Rest assured that the Rally Group B Shrine will remain vigilant and will make certain that potential buyers get the correct facts and know of the open opportunity to get the car’s special systems restored by their former Lotus creators. It is, after all, the Shrine’s mission to correctly help preserve Group B’s history – this car being one of its best hidden treasures. Stay tuned!

Do not forget that the Shrine needs your support! If you enjoy the website then please consider making a monetary donation or support it through other means. To find out more about the 2020 Fundraiser – please CLICK HERE!


The year saw an increase in the Rally Group B Shrine’s online popularity by 9.3% – reaching the 750,000 “spectator” milestone near year’s end. Per the yearly tradition, here’s some stats on the least and most popular Group B-era driver and car based on visitor analytics!


Bruno Saby

For the fourth year in a row, Bruno Saby is the least popular driver of the Group B era, even though the 1986 Tour de Corse winner saw once more a small increase in page views. The gap however tightens with only 55 views separating Saby from least popular runner-up and compatriot, Jean Ragnotti.


Michèle Mouton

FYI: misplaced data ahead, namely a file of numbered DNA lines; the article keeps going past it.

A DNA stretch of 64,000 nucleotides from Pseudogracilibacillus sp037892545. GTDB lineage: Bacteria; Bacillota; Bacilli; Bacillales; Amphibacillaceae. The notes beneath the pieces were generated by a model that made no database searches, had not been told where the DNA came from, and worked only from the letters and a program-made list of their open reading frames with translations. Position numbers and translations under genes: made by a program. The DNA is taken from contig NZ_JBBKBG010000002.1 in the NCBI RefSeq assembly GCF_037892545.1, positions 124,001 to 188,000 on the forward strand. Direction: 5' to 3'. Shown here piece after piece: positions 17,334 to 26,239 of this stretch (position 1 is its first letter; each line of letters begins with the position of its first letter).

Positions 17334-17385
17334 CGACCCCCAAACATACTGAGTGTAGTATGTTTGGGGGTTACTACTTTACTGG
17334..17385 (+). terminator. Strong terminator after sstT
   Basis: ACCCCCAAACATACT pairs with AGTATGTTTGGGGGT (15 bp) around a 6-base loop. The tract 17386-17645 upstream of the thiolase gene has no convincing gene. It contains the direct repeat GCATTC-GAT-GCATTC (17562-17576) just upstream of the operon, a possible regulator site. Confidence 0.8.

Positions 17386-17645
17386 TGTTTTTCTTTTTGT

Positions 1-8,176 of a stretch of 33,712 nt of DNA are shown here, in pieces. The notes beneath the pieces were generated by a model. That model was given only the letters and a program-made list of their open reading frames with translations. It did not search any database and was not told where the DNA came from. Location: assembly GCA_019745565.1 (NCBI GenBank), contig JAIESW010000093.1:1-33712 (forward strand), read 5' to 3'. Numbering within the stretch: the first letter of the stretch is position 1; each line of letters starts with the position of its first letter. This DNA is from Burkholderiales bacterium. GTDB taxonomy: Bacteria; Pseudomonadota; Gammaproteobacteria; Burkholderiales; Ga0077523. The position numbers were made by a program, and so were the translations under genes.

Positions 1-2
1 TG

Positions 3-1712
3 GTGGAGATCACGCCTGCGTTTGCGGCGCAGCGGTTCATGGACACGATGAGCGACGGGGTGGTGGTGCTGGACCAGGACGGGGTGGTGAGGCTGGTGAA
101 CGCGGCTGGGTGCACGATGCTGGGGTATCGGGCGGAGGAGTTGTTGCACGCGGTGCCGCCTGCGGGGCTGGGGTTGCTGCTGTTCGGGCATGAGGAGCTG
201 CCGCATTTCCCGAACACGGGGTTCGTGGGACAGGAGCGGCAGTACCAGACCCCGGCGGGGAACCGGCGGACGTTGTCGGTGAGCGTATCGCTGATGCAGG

The first lady of rallying wins the crown for the fourth year in a row by a very large margin. Women all over the world should be proud of Michèle Mouton‘s exploits, the latter proving that gender knows no limitations. Group B’s legendary status remains strongly tied with the fastest woman in rally history.


FSO Polonez 2000 Rally

There’s yet again no appreciation for the unassuming Polonez 2000 Rally from the former Eastern Block, losing out three years in a row. In an alternate version of the universe, you might not have found the same result if FSO would have built a more vicious Group B car in the lines of the Stratopolonez. What a spectacle it could have been sliding around rally stages along the likes of the Talbot Horizon and similar bastardised mid-engine and rear-wheel drive prototypes that never made it to homologation.

MOST POPULAR CAR (8,293 views)

Audi Sport quattro S1 / E2

The immortal poster-child of Group B, the Audi Sport quattro S1 / E2, overpowered the competition to clinch the title for the second year in a row – far outgunning the ever fascinating and former popularity winners Audi and Toyota Group S prototypes. It must be mentioned that the Opel Manta B 400 takes the fourth spot, albeit it was a traditional and somewhat mundane Group B car, however remaining a mainstay of today’s historic rallies.


Audi Sport quattro E2

Scoring a hat-trick, the Audi Sport quattro E2 remains king of the wallpapers – this exact image retaining the top spot albeit a loss of about a third in downloads. However, a stunning newcomer to the podium, the Lancia Rallye 037, takes the silver medal of all wallpapers!


The United Kingdom retakes its crown from the Americans, this time by a substantial amount in page views. Great Britain has always been a stronghold of rally fandom – from the sport’s inception to today!

Once more it must be noted that the stats indicate analytic patterns that seem to be settling in for the long run, somewhat making these yearly recaps a bit less entertaining. Will 2020 confirm this without a doubt? Do come back in a year to find out!